The role of rehabilitation in the management of late-onset Pompe disease: a narrative review of the level of evidence

Giovanni Iolascon 1, Michele Vitacca 2, Elena Carraro 3, Carmelo Chisari 4, Pietro Fiore 5, Sonia Messina 6, Tiziana Enrica Giovanna Mongini 7, Valeria A. Sansone 8, Antonio Toscano 9 and Gabriele Siciliano 10, on behalf of AIM (Italian Association of Myology), AIPO (Italian Association of Hospital Pulmonologists), SIRN (Italian Society of Neurorehabilitation), and SIMFER (Italian Society of Physical Medicine and Rehabilitation)

1 Department of Medical and Surgical Specialties and Dentistry, University of Campania “Luigi Vanvitelli”, Naples, Italy; 2 FERS Respiratory Rehabilitative Unit ICS S. Maugeri IRCCS Lumezzane (Bs) Italy; 3 Neuromuscular Omnicentre, Fondazione Serena Onlus, Milan, Italy; 4 Unit of Neurorehabilitation, Department of Medical Specialties, University Hospital of Pisa, Italy; 5 Department of Basic Sciences, Neuroscience and Sense Organs, University “Aldo Moro”, Bari, Italy; 6 Department of Clinical and Experimental Medicine, University of Messina and Nemo Sud Clinical Center, Messina, Italy; 7 Neuromuscular Center, AOU Città della Salute e della Scienza, University of Turin, Italy; 8 Neurorehabilitation Unit, University of Milan, The Nemo Clinical Center, Milan, Italy; 9 Department of Neurosciences, University of Messina, Italy; 10 Department of Clinical and Experimental Medicine, University of Pisa, Italy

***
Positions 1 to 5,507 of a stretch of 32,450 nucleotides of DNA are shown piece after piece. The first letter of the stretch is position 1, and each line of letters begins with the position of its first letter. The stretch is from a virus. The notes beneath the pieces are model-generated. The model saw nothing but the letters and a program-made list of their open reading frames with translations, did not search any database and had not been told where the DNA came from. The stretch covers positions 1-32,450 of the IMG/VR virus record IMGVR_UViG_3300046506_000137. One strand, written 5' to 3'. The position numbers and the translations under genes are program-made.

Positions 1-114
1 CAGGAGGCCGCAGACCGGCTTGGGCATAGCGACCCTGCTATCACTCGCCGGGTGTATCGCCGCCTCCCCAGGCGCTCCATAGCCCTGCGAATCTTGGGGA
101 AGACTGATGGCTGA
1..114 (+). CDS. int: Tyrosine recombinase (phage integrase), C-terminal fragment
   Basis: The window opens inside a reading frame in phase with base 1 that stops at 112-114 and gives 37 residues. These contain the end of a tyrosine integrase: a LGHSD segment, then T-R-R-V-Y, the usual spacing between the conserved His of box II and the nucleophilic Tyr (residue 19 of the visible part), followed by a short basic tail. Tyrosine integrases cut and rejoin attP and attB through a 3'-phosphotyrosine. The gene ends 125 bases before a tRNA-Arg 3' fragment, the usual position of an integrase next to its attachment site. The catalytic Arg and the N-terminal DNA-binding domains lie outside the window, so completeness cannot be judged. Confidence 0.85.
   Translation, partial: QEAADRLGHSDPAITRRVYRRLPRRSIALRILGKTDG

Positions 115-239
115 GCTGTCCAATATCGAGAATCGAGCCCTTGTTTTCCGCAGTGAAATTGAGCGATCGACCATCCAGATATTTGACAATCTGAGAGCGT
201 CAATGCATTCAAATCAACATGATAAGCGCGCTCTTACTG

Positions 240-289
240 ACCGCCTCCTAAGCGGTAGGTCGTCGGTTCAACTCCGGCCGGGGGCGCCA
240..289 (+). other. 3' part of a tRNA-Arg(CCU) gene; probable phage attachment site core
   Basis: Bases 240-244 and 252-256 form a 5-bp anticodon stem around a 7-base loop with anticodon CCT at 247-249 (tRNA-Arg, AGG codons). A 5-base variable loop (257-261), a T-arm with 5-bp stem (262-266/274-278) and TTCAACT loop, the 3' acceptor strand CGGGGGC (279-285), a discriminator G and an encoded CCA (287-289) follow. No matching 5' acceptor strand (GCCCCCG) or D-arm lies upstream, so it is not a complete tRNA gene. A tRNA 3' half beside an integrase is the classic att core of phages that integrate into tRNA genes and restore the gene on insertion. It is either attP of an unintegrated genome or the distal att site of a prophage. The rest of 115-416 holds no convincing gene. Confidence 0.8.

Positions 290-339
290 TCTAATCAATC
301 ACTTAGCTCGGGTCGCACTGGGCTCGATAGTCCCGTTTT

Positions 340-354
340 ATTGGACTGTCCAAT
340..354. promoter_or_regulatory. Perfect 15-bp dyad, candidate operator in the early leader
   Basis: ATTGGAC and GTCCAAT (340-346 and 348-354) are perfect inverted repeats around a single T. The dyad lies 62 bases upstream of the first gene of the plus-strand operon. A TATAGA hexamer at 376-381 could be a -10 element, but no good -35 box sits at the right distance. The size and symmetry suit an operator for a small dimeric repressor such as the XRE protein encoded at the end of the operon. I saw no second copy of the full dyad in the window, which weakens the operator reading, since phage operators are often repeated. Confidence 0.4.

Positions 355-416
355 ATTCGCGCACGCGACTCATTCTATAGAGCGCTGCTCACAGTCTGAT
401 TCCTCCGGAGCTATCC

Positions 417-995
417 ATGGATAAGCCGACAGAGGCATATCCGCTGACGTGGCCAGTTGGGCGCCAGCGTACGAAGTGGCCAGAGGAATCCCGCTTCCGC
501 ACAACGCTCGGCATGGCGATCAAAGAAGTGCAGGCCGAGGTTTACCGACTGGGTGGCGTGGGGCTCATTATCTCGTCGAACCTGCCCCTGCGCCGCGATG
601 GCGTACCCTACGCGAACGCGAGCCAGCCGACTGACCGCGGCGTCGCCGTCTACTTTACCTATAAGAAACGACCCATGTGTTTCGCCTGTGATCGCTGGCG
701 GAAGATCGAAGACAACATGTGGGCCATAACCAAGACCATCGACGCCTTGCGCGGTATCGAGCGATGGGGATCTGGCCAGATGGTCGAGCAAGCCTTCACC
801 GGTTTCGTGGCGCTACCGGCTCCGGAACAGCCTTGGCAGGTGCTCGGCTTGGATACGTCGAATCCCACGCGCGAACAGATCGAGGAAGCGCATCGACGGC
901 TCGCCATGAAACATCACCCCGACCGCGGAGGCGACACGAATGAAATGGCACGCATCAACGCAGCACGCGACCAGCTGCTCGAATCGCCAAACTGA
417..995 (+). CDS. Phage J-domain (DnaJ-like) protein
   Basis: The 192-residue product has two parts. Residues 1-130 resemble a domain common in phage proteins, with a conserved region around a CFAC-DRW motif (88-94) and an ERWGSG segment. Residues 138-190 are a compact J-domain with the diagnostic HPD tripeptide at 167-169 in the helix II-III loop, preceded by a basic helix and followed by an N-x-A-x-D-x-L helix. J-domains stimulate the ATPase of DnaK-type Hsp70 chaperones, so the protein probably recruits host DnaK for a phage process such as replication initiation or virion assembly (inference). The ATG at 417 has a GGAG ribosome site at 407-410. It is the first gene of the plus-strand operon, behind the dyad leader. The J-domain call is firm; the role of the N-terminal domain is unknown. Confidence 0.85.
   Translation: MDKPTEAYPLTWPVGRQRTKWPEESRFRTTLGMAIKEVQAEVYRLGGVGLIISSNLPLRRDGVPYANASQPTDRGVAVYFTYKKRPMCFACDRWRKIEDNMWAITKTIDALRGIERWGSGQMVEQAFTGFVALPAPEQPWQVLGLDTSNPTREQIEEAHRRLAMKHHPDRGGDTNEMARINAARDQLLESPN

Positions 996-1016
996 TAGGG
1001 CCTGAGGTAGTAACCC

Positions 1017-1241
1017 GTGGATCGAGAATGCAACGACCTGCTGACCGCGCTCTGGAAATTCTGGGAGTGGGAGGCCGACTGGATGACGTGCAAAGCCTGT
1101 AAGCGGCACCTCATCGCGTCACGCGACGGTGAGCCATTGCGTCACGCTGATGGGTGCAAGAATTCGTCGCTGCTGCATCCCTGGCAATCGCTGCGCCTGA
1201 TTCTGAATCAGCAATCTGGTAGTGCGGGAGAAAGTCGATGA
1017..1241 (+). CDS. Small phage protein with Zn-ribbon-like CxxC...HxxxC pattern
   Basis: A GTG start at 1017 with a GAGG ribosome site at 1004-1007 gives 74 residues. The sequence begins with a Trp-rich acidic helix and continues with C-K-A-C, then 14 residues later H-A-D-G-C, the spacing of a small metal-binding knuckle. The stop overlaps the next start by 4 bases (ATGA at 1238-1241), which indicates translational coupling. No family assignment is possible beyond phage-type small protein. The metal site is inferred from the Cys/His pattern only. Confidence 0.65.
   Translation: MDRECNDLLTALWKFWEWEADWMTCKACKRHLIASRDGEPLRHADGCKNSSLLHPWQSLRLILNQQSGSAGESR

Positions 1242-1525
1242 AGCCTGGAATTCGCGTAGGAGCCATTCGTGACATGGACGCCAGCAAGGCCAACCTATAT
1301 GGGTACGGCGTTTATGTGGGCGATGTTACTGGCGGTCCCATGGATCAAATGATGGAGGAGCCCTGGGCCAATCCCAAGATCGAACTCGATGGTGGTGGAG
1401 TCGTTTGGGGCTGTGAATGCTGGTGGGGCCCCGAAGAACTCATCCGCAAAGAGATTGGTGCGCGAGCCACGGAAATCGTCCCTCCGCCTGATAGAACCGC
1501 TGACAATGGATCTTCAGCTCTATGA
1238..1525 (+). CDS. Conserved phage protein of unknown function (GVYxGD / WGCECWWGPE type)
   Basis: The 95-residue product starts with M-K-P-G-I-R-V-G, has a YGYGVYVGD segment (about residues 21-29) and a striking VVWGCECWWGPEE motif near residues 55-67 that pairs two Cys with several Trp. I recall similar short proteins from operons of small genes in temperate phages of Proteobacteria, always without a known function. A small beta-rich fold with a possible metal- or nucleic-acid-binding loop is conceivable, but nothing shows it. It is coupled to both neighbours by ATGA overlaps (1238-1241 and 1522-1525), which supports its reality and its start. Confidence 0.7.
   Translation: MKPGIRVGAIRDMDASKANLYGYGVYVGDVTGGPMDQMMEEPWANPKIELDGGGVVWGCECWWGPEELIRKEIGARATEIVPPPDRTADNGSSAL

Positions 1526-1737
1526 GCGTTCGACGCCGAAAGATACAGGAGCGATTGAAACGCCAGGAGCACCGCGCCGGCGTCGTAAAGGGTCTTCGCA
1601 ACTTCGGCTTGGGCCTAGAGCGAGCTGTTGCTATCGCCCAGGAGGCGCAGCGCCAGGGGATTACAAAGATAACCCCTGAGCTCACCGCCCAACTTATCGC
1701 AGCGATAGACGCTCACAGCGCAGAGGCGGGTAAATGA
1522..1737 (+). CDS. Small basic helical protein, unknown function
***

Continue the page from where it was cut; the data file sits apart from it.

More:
Late-onset Pompe disease (LOPD) is characterized by progressive muscle weakness, respiratory muscle dysfunction, and minor cardiac involvement. Although in LOPD, as in other neuromuscular diseases, controlled low impact sub-maximal aerobic exercise and functional ability exercise can improve general functioning and quality of life, as well as respiratory rehabilitation, the bulk of evidence on that is weak and guidelines are lacking. To date, there is no specific focus on rehabilitation issues in clinical recommendations for the care of patients with Pompe disease, and standard practice predominantly follows general recommendation guidelines for neuromuscular diseases. The Italian Association of Myology, the Italian Association of Pulmonologists, the Italian Society of Neurorehabilitation, and the Italian Society of Physical Medicine and Rehabilitation, have endorsed a project to formulate recommendations on practical, technical, and, whenever possible, disease-specific guidance on rehabilitation procedures in LOPD, with specific reference to the Italian scenario. In this first paper, we review available evidence on the role of rehabilitation in LOPD patients, particularly addressing the unmet needs in the management of motor and respiratory function for these patients.

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